At the end of February, Wayne who photographed the mirror in my last column, paid me a late-night visit and as we sat chatting and watching the water, I told him about my plans and changes. Wayne was always one to push me and he always said I had incredible mental strength for carp fishing and that is why I’m one of the few who keeps going year in, year out, all year round. Wayne had fished a lot of top waters, mixing amongst some of the best anglers, so he had seen a few things and learned a lot along the way. It wasn’t uncommon for Wayne to sit up and walk a water at night, so we would often sit up late watching the water while keeping warm around a Coleman stove, eating ginger nuts and sipping copious amounts of tea.

Sadly, that night I just spoke of, was to be Wayne’s last late-night visit to my swim, as he suddenly died a few days later. Several weeks after I was still coming to terms with losing such a good mate, but I keep hearing his words of encouragement about my mental strength. To be completely honest his death was a massive blow to me. Wayne knew of my obsession to catch two of the big commons in Frimley, fish known as Gregory and Lily, so I vowed to achieve this for him.


My next session after Wayne’s death saw me just going through the motions of setting up in the Double Boards swim. To be completely honest I wasn’t really into fishing, but just had to get out after sitting at home for a few days. It seemed like everyone else on the lake was in the same frame of mind, and Wayne’s departure was the main topic of sombre discussion. The whole venue was in mourning.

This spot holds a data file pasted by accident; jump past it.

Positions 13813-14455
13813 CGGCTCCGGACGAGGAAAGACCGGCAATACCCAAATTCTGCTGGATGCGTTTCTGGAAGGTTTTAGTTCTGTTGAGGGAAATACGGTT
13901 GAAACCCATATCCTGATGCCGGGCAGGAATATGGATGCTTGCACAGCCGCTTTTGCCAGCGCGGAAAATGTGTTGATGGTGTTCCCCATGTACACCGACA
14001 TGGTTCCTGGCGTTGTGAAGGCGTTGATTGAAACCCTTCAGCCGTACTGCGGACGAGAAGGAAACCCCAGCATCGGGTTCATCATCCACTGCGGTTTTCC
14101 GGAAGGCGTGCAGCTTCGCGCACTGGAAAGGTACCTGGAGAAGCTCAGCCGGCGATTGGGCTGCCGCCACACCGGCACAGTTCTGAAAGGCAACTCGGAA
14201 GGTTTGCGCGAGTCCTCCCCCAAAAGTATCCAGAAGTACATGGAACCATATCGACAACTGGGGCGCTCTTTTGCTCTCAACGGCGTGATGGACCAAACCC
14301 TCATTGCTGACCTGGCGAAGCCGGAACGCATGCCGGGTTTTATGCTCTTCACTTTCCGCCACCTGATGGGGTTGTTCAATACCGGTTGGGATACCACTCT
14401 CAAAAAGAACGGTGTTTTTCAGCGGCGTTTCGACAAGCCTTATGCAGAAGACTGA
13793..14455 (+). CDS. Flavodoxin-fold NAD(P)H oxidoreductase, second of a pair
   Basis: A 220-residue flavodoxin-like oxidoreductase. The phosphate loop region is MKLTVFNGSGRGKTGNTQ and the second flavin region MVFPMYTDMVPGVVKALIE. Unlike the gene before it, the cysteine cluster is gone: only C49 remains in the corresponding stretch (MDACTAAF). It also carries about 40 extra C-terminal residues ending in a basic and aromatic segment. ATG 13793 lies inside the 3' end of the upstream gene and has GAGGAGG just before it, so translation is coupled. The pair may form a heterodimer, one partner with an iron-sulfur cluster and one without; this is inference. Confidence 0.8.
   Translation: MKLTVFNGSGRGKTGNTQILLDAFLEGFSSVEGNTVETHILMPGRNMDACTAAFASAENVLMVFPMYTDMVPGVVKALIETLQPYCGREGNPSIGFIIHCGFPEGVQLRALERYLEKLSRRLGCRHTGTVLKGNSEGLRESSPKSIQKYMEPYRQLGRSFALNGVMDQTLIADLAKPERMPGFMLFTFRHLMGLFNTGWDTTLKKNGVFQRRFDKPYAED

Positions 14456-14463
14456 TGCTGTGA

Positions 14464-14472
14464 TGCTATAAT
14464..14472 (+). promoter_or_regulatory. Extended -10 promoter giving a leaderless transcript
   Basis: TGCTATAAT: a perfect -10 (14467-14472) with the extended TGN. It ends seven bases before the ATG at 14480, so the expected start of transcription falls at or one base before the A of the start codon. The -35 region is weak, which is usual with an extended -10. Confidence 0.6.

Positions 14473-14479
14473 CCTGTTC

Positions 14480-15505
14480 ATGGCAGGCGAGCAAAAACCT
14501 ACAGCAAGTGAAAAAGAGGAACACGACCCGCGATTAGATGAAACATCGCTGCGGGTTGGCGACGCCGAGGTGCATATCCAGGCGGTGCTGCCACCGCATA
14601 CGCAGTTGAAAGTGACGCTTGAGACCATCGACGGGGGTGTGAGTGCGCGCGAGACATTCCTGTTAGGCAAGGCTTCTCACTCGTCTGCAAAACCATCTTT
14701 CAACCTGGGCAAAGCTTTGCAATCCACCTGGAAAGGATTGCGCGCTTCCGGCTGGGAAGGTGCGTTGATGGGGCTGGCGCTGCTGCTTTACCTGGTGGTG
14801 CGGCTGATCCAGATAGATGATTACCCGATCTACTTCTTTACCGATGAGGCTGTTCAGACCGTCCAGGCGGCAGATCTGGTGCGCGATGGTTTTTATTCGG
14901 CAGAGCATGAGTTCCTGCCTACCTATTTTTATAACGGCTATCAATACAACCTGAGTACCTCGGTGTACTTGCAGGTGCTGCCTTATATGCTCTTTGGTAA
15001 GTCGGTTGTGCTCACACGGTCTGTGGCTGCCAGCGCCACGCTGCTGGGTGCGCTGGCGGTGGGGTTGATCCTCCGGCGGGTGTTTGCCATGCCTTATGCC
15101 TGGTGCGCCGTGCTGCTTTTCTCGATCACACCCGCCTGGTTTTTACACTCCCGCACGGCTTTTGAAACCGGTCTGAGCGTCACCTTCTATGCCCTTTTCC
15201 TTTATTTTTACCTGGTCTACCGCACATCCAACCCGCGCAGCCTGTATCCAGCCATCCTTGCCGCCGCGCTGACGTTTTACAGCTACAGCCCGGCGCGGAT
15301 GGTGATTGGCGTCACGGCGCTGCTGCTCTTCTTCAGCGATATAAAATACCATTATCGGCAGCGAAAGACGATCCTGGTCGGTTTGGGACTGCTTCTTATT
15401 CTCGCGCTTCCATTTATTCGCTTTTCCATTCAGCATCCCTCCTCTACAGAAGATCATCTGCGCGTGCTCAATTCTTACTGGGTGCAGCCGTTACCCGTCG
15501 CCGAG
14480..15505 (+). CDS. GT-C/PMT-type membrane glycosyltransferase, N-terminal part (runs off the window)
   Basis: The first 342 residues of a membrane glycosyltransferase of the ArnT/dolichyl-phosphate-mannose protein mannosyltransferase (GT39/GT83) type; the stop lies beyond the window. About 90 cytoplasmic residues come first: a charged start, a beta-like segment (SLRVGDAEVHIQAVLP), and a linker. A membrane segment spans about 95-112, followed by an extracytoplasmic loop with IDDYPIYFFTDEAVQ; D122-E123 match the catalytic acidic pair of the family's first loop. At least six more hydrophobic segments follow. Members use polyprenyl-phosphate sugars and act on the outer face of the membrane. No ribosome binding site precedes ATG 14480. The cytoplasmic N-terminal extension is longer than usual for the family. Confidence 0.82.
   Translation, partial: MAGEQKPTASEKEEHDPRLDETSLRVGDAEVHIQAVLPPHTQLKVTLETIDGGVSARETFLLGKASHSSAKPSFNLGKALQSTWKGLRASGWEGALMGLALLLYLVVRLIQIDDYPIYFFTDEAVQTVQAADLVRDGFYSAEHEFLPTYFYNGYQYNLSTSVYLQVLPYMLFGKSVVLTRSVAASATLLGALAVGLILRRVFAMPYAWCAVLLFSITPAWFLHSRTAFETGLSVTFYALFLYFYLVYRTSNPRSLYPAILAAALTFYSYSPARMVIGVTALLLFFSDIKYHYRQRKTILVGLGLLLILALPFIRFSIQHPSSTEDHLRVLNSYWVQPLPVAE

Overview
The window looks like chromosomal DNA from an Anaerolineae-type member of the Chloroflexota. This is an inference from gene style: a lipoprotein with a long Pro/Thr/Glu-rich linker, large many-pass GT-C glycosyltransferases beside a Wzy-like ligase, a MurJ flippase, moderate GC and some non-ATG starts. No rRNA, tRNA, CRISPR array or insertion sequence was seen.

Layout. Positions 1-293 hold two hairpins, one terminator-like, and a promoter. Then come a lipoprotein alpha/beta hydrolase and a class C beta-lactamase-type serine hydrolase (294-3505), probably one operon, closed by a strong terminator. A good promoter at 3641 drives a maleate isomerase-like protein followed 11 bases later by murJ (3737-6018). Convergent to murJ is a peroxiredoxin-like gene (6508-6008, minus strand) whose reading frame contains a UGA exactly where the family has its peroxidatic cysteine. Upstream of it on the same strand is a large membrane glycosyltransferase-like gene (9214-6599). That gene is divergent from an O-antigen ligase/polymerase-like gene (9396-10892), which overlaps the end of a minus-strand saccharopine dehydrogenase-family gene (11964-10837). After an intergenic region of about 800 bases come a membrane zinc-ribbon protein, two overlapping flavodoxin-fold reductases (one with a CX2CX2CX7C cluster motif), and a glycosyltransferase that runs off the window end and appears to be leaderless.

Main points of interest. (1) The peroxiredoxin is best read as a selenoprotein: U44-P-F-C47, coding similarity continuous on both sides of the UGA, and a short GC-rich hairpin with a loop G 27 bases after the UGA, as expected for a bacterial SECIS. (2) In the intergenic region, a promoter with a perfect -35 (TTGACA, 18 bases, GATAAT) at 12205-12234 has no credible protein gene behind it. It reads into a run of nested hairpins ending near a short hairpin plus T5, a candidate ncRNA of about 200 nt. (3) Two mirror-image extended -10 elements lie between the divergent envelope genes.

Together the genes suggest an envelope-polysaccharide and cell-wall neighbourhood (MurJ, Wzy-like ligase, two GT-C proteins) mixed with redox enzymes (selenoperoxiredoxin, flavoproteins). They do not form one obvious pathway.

On the last night of that 48 hour stay I gave myself a good talking to and stayed up, with Wayne’s words ringing in my ears and John’s saying ‘things happen for a reason’ in mind. I was rewarded when I saw something going on during the small hours of that night over on the far side of the lake, so I had a plan for my next visit and the Gravely was to be my next port of call.

Luckily, on my next visit the swim was vacant, so I claimed it by pushing my kit in there and then had a chat with a chap in the neighbouring “Sticks swim”. Whilst chatting to Nick I noticed gill bubbles popping up at close range between the two swims. With this sighting, my mind was already made up, but to boost my confidence I checked out the Gravelly’s bush. Straight away I could see carp in the snags, so this had me buzzing to get the rods out. Having fished The Gravelly several times, I wasted no time in getting two hinged rigs out on spots I already knew. Those were just given a standard light wide scattering of 12mm boilies and left to settle for the next 24 hours, or until something happened. The other rod which was to be my left rod was to be fished on a zig as that’s what I thought to be the best approach to angle for the fish, which were clearly adjusting their depths between our swims.

Not long after I’d set up Nick packed up, so this gave me more water to play with the zig in so that’s basically what I did during that afternoon. Unfortunately, my efforts didn’t win me a quick bite this time, which zigs often can…